Is sony Alpha DSLT/DSLR the right platform for learning photography and growth?

Started Oct 21, 2012 | Questions thread
Simelane Forum Member • Posts: 95
Re: Is sony Alpha DSLT/DSLR the right platform for learning photography and growth?

MrCool77 wrote:

Hi all,

I am graduating from the world of P&S (FZ 50) to SLRs and was intrigued by SLT A57s reviews and what i saw at the store. I was looking to order one and dedicatedly learn photography (as a hobby not profession).

Ah! Its great to meet another FZ50 enthusiast... the best bridge camera of its generation! Alas, I too agonised for months over which camera to upgrade to from my trusty P&S; so my journey may be of help to you as you make your own decision.

For a while what I sought was an upgrade to my FZ50. It is such a versatile camera with just the right level of manual photographic control and most of the automatic point and shoot goodies with a great zoom lens on a body that is not too cumbersome to carry around for long periods of time.

The emerging crop of large sensor compact cameras such as the Sony DSC-RX100, Canon G1X, Sigma DP2, Fujifilm X100, etc. all represent the balance of portability, range, control and versatility that we hoped Panasonic would develop the FZ 20/30/50/... line into.

However, by the time I was looking to replace my FZ50, I felt that I had outgrown the genre and was ready to try out a big boys camera... as a hobbyist.

The interchangeable lens range of cameras has exploded into a confusing array of options over the last few years requiring decisions that simply did not exist just 5-odd years ago. The choices before you are not just about which SLR lens mount standard to adopt (which your coach seems to imply is the only choice you have to make) but whether or not an SLR is the right choice for your needs. You would be remiss if you did not consider any of the technological advances that have dominated the interchangeable lens category and may yet supplant current SLR as the photographic standard in the future.

So, my recommendation is to start by assessing and understanding your own photography (and videography) needs... which will be unique to yourself. What works for someone else may not be right for you... and if you have not analysed your own requirements, then you will find yourself buffeted by the bewildering range of options and recommendations presented by others - mostly based on what works for their own needs, not yours.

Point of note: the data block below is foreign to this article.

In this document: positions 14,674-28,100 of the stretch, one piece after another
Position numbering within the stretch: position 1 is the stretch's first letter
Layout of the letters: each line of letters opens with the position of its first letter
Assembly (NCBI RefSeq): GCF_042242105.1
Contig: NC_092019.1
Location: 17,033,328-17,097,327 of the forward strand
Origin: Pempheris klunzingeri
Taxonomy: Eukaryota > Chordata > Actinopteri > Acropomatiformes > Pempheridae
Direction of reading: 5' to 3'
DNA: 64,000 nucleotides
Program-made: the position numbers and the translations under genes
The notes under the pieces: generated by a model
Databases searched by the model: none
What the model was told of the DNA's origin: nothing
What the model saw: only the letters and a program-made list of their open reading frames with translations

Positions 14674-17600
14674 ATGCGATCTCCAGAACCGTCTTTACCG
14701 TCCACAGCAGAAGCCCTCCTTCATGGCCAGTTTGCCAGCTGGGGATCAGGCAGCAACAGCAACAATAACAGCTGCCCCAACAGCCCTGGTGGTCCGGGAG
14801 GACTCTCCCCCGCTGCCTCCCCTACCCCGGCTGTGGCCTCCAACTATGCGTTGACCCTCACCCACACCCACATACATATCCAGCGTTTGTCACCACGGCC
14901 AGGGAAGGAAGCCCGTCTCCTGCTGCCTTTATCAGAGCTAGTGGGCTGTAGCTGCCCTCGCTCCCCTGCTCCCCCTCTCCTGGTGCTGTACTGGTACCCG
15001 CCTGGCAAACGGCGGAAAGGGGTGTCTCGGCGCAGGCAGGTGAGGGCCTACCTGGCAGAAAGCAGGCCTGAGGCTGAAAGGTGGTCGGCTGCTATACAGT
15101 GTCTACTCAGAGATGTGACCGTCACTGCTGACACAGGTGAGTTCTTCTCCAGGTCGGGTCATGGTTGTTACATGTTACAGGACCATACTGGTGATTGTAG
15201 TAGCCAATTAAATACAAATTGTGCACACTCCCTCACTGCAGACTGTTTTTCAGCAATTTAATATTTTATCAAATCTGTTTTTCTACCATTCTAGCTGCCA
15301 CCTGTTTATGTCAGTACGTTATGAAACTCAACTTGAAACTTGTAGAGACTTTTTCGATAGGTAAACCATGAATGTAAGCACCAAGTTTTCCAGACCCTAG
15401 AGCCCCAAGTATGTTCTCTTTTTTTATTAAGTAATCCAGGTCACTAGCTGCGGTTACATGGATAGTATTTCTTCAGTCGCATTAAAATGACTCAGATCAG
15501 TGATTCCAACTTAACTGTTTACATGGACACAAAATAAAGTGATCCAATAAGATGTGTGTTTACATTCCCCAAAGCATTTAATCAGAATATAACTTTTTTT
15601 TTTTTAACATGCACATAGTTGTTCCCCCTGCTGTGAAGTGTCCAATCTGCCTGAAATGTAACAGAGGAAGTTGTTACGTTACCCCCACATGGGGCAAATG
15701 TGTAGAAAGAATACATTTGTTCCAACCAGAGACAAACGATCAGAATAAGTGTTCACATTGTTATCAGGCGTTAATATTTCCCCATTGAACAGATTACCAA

As I was saying above, your choices are no longer limited to choosing between different DSLR options (which can often boil down to lens range, budget, and some of the things that your coach has already raised). Your choices need to take into account, whether the range of available cameras, lenses and other accessories are purpose designed with your specific needs in mind.

I have a young family, so I was looking for something that would not only take great outdoor photographs (which most cameras will do, these days), but also take great indoor photographs. As anyone with school going kids will know, school sporting activities dominate the photographic criteria, and in my case, I wanted something that would enable me to carry my camcorder less... without sacrificing a lot of the ease and ability to start filming spontaniously that the average camcorder gives. I took the FZ50 to a night time school plays at my eldest son's school and it proved to be an exercise in frustraition as... So the ability to take better photographs (and even some video) in those dimly lit sutuations where one is likely to be confined to their seat or edge of the stage, was important.

I am not going to cover my entire selection criteria, but I am sure you get the picture... At the time that I was making my decision, neither Canon nor Nikon offered a truely decsent option for my needs - yet they had the best cameras for still photography, but neither had something with the range of versitility I required. Given the versatility of most P&S camera's these days, I suspect that both Canon and Nikon are finding that very few families upgrading from a decsent P&S were ready for the limitations (or the steep learning curve required to overcome those limitations) of most DSLR cameras. I certainly was not... I wanted something that had sufficient depth and breadth for me to grow into and improve on over a year or two.

Over time I narrowed my choices to the Panasonic GH2 (or its successor) or the Sony A65/77. The closest Canon I considered was the 60D... and the closests Nikon was the D5100. Given that I had no legacy to take forward or sell off, I approached my decision as unbiased as possible - I really wanted a Canikon option that worked for my needs as anyone even thinking outside of that range of options isn't serious about photography, in my part of the world. The brutal reality is that both Canon and Nikon are really far behind Panasonic, Sony, Olympus, Samsung, and even Fujifilm and Sigma in the development of a range of cameras that take advantage of the latest technological advancements for the enthusuast or budding photographer or videographer. They make great cameras for people who eat live and breath photography.

As you may have guessed, I chose the Sony A77... not because it was vastly superior to the Panasonic GH2... but because I really wanted the improvements rumoured to be queued for the GH3, a few of which were already available in the A77 (the Sony 16-50 lens also went a long way towards helping me make up my mind).

 Simelane's gear list:Simelane's gear list
Panasonic Lumix DMC-FZ50 Panasonic Lumix DMC-TS10 Sony SLT-A77 Sigma 18-250mm F3.5-6.3 DC OS HSM Sony DT 16-50mm F2.8 SSM
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